The last thing we need after COVID-19 is another global pandemic that threatens our health and economic wellbeing. Unfortunately, that is exactly what a new avian flu outbreak appears to be. Also known as bird flu, the disease has been sweeping across both Europe and North America over the past two months. Countries across Asia are also reporting growing numbers of infections. The virus is highly infectious and often proves fatal to birds that catch it.
The good news is that bird flu rarely passes to humans, although those in regular contact with birds—at work, say—are at higher risk. Still, as case numbers increase, so does the danger, and some strains of the virus—including the H5N1 subtype causing problems right now—can cause severe illness and are potentially fatal.
Moreover, beyond the impact on human health, the bird flu pandemic is causing real problems for the poultry industry and its customers, from supermarkets to the restaurant trade. Poultry farms where outbreaks are identified are expected to cull their birds in order to prevent further spread of the disease; in the U.S. alone, some 15 million birds have already been killed. That is causing major supply chain issues.
Supermarket chain Costco, for example, is already reporting that bird flu is threatening the supply of the chickens it sells as rotisserie chicken in hundreds of its stores.
Meanwhile, in the U.K., anyone keeping birds—from the largest poultry farms to families with pets—have been instructed to keep them inside in order to reduce the risk of infection. One consequence is that it is no longer possible for U.K. consumers to buy free-range eggs—eggs that come from birds allowed unlimited access to the outdoors during the daytime. These account for 55% of egg purchases in the U.K. These eggs are still available but must now be labelled as “barn eggs.” The governments of France, Belgium, and the Netherlands have issued similar orders.
Worldwide, the cost of eggs is now soaring. In the U.S., for example, prices are up 200% since last year and now stand close to record highs. Additional pressures on the industry include the impacts of war in Ukraine, which is driving inflation in the cost of bird feed, and the rising cost of fuel and energy. U.K. producers have warned that if supermarkets don’t begin paying more for their eggs, many of them are likely to go bust.
Chicken prices are also on the increase. In Europe, for example, the cost of chicken meat rose 12% during March alone in some countries. Elsewhere, the situation is serious too, particularly given additional problems. In Australia, for example, KFC had to restrict its menu earlier this year because COVID-19 had hit staff at its suppliers. The country doesn’t have a bird flu problem—Australia is off the path of migratory birds so they are less vulnerable to pandemics of this type—but supply chain shortages are still causing inflation. All of these problems come at the worst possible time for suppliers, retailers, and others in the consumer sector as the world continues to recover from the pandemic.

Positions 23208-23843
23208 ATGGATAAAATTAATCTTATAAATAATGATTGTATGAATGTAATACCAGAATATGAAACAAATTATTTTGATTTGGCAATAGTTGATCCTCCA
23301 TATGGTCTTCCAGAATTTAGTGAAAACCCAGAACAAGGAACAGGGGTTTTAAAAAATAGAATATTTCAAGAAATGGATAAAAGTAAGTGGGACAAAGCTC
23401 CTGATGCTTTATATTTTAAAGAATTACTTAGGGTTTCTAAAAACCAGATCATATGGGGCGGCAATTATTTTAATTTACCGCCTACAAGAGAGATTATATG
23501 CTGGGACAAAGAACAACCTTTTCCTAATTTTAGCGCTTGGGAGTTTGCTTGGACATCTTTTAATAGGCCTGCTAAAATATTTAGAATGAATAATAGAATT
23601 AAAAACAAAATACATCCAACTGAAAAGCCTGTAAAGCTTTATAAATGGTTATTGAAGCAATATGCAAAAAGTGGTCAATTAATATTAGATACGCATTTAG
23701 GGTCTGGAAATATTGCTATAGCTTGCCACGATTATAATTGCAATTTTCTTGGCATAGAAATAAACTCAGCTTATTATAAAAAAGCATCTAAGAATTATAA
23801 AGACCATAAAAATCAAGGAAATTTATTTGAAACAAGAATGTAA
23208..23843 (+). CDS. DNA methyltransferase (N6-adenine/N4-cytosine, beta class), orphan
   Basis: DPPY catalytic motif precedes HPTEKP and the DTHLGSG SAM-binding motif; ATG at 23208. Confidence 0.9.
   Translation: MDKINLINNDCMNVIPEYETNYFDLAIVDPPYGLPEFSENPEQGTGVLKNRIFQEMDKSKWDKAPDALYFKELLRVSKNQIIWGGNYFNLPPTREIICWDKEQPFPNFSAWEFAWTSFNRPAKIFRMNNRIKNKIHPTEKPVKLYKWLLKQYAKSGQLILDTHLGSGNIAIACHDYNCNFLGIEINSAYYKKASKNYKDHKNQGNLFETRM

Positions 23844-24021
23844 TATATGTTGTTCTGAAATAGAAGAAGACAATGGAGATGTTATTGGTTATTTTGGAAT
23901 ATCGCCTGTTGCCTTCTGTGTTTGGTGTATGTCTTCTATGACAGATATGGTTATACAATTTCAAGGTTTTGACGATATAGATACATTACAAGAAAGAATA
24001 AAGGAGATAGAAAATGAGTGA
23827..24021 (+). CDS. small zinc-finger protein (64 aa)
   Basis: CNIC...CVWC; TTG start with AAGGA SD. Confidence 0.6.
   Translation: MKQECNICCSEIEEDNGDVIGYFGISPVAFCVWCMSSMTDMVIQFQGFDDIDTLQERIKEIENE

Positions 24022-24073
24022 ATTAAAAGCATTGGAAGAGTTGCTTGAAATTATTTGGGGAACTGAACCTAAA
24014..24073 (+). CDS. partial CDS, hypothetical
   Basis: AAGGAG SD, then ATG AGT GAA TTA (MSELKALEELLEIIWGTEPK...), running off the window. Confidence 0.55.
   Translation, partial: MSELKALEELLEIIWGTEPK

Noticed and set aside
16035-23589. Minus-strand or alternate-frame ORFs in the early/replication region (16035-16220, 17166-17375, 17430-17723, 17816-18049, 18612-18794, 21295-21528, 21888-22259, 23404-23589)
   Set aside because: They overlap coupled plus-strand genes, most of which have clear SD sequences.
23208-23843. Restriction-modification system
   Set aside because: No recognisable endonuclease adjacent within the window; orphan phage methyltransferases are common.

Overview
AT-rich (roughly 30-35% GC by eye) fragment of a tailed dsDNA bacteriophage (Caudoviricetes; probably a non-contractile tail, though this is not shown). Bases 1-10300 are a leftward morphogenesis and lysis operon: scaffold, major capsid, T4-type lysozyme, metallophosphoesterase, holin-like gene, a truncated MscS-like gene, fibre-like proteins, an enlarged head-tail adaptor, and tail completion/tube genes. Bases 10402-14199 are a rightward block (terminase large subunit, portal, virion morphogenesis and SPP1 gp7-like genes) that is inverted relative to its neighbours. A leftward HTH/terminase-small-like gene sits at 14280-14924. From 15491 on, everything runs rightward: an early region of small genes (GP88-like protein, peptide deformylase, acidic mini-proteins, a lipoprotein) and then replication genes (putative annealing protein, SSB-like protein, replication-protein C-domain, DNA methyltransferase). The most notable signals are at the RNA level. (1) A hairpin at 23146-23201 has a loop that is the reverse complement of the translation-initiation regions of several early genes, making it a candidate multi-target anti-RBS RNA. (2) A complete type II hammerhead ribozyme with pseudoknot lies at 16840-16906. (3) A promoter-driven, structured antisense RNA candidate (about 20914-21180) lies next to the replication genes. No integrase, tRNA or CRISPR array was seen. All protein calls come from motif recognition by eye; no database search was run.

In the short term, resolving the bird flu issue will not be straightforward. The free movement of wild birds makes it very difficult to control the disease. So while suppliers can take steps to protect their flocks—and in some cases are required to by law—they have to wait for outbreaks to subside. The last major bird flu in the U.S., in 2014, took more than six months to burn out.
Therefore, producers, retailers, and other customers sourcing eggs, chickens, and related products should be braced for further difficulties ahead, including pricing pressures and supply shortages. They will need to keep in close contact with suppliers in what can be a very fluid situation. Diversifying the supply chain makes good sense. And while it will continue to be important to negotiate prices with suppliers, the soaring cost of input prices for poultry farmers will leave them with no choice but to try to pass on some of the pain.
As for the longer term, it may make sense for buyers to investigate alternative products. How can reliance on the poultry industry be reduced? As for suppliers, researchers warn that they are going to need to take disease prevention more seriously. In February, the U.K.-based investor network Farm Animal Investment Risk & Return published research showing that 63% of the world’s 60 largest meat, fish, and dairy farms are not taking any steps to prevent the next pandemic from incubating on one of their farms. In which case, bird flu may prove to be just the latest in a long line of damaging disruptions.
In the meantime, as a grocery buyer on RangeMe, you can find reliable and retail-ready chicken and egg suppliers. Take the proper precautionary steps and start browsing now.